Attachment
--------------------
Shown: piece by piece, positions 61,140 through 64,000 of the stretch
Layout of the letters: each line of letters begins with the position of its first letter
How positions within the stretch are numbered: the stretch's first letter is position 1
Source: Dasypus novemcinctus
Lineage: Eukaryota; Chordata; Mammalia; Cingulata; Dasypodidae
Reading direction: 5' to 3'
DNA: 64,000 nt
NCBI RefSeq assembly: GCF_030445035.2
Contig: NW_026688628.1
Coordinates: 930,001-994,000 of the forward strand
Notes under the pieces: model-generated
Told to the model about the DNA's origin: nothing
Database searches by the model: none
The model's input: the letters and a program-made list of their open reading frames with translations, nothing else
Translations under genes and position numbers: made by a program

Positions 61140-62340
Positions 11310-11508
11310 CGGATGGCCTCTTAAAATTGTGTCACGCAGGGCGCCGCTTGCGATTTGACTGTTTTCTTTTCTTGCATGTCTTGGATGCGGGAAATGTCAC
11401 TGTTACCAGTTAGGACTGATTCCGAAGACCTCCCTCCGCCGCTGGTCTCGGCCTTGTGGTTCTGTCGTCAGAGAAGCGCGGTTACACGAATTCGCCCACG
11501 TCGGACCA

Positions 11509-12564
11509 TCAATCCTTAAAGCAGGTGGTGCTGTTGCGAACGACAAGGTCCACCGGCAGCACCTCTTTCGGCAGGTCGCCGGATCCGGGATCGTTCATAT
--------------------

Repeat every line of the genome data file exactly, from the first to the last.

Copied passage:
Shown: piece by piece, positions 61,140 through 64,000 of the stretch
Layout of the letters: each line of letters begins with the position of its first letter
How positions within the stretch are numbered: the stretch's first letter is position 1
Source: Dasypus novemcinctus
Lineage: Eukaryota; Chordata; Mammalia; Cingulata; Dasypodidae
Reading direction: 5' to 3'
DNA: 64,000 nt
NCBI RefSeq assembly: GCF_030445035.2
Contig: NW_026688628.1
Coordinates: 930,001-994,000 of the forward strand
Notes under the pieces: model-generated
Told to the model about the DNA's origin: nothing
Database searches by the model: none
The model's input: the letters and a program-made list of their open reading frames with translations, nothing else
Translations under genes and position numbers: made by a program

Positions 61140-62340
Positions 11310-11508
11310 CGGATGGCCTCTTAAAATTGTGTCACGCAGGGCGCCGCTTGCGATTTGACTGTTTTCTTTTCTTGCATGTCTTGGATGCGGGAAATGTCAC
11401 TGTTACCAGTTAGGACTGATTCCGAAGACCTCCCTCCGCCGCTGGTCTCGGCCTTGTGGTTCTGTCGTCAGAGAAGCGCGGTTACACGAATTCGCCCACG
11501 TCGGACCA

Positions 11509-12564
11509 TCAATCCTTAAAGCAGGTGGTGCTGTTGCGAACGACAAGGTCCACCGGCAGCACCTCTTTCGGCAGGTCGCCGGATCCGGGATCGTTCATAT